Evening Salons:
Most evenings we had a literary / artistic salon in which we discussed various aspects of our art. These lasted two to three hours and some were summarized while others were video-taped. These quick-fire exchanges provided a backbone to our daily work.

Trips:
There was time for local trips and we travelled, individually or in groups, to many places including Deer Island, Passamaquoddy, Campobello, St. Stephen, New River Beach, Holt’s Point, Greenlaw’s Mountain, Jarea, Minister’s Island, Ile Ste. Croix, and several other locations. The photographic records enabled us to build our creativity.

Artistic Development:
This was individual to each of us, but we all remarked on a widening of our perspectives, a new commitment to narrative and theme, and a broadening of our artistic horizons.

Returning Home:
On my return home, I turned to my everyday life in which art, in my case writing, was of secondary, not primary, importance. The need to cook, to shop, to do normal household duties suddenly conflicted, once again, with my need to be a writer.

24/7:
24/7 is indeed a cliché. But for 28 days it became the pattern of my writing life. It was indeed a fertile time. I wrote some 100 poems, 25% of which will be rejected, with a possible thematic structure and three revisions already completed. Sooner or later, I will produce a book about this experience..

Conclusions:
This type of time commitment turns us from budding /artists into the real thing. We must strive to re-create these last 28 days in what remains of our creative lives. There can be no lesser or secondary choice, if we are to be serious about our art.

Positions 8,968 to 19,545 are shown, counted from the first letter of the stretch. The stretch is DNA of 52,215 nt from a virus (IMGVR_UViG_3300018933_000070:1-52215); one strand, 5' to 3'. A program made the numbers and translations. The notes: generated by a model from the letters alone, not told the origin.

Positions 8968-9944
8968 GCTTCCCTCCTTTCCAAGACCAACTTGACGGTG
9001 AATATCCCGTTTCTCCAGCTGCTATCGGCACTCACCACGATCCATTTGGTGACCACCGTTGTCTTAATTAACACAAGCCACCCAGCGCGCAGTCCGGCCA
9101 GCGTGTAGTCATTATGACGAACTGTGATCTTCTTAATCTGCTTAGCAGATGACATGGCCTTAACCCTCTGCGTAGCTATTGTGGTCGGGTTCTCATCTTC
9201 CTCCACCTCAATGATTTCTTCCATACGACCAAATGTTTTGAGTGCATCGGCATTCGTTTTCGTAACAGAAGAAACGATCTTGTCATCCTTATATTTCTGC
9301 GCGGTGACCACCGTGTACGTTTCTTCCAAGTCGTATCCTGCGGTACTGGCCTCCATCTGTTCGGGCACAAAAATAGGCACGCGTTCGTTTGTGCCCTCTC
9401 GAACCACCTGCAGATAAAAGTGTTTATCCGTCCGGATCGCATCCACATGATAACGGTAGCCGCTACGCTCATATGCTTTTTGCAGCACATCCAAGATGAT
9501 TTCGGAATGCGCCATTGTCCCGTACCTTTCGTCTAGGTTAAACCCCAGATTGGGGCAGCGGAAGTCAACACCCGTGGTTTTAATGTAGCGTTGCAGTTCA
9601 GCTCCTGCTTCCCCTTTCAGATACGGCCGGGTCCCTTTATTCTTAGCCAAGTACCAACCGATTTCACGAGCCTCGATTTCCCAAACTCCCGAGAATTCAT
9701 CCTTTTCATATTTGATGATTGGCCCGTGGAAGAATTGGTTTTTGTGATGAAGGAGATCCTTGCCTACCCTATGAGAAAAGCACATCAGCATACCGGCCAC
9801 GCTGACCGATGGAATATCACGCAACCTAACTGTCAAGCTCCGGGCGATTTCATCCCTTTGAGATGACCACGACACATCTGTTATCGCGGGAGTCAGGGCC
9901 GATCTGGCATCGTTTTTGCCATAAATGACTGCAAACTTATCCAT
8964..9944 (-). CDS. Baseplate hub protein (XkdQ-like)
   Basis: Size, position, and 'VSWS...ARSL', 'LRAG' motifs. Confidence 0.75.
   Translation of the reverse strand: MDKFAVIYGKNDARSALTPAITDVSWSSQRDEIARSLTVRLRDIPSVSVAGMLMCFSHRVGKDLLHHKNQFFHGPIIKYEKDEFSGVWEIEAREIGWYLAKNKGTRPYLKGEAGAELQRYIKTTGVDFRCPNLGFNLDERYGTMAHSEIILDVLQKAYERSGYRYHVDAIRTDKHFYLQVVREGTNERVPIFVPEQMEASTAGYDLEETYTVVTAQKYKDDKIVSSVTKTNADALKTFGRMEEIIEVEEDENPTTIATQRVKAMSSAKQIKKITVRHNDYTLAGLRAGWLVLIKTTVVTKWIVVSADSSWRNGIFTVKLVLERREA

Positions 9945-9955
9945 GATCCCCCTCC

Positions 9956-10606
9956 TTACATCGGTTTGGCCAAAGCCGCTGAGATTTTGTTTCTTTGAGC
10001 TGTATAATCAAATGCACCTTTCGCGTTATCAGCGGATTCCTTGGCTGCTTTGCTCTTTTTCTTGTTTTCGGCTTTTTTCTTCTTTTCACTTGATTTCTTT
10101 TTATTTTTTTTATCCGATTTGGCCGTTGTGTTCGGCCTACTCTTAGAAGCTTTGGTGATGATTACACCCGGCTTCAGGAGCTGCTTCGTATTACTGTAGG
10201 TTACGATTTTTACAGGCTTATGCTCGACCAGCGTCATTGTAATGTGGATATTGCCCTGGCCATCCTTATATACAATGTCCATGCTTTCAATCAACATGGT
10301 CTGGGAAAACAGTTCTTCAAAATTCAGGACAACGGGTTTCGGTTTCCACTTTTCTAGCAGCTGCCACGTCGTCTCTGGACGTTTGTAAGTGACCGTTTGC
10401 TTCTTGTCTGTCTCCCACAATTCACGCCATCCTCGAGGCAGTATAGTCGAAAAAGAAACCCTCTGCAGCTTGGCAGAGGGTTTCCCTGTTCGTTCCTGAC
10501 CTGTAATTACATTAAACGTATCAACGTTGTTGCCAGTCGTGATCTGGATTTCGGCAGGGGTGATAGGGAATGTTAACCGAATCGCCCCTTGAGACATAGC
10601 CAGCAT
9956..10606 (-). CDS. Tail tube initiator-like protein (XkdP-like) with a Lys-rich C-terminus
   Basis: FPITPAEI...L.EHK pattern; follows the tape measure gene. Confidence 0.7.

The Journey:
If we wish to travel from Halifax to Vancouver by bus, we must make several decisions.
1. We cannot get off at Moncton.
2. We cannot get off at Montreal, nor at Toronto.
3. Winnipeg, Regina, and Calgary are beautiful; but we mustn’t get off the bus.
4. If we do, we will never get to Vancouver.

Conclusion:
Art is a life-time journey: don’t get off the bus.

 

Truth & Lies

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Truth and Lies or Verisimilitude
Wednesday Workshop
05 April 2017

Miguel de Cervantes comes at truth and lies from a slightly different angle than most of us. In Don Quixote, he writes of verisimilitude (verosimilitud in Spanish) and defines it  in this way: “Tanto la mentira es mejor cuanto más parece verdadera” — The lie is so much better when it appears to be true.

Cervantes extends verisimilitude into perspectivism when an object, for example, the shaving bowl that turns into Mambrino’s helmet, is seen from different angles to represent different things.

Thus Sancho sees a barber’s bowl while Don Quixote sees a warrior’s helmet, specifically that of Mambrino. As Cervantes demonstrates, when both aspects can be held to be true, we are no longer dealing with a direct opposition, truth (barber’s bowl) versus fiction (Mambrino’s helmet). In fact we are dealing with a new reality, that of the basin which doubles as a helmet and the helmet that doubles as a basin. The compromise, in Cervantes’s Spanish, is to invent a new word, a new world, that of the baciyelmo, the first half of which is the basin (baci-) and the second half of which is the helmet (-yelmo). This blends two appearances together to form a new fictional reality upon which the protagonists can agree.

I like to think that this is what we are all doing when we write, forming a new fictional reality to create a new world. We do this when we combine our memories and our imaginations to create new truths. Perhaps it is the fuzziness around the edges, rather than true clarity,  that allows us to penetrate the mist of meaning and come up with the new words and worlds.

For example, some men like facial hair and some men don’t.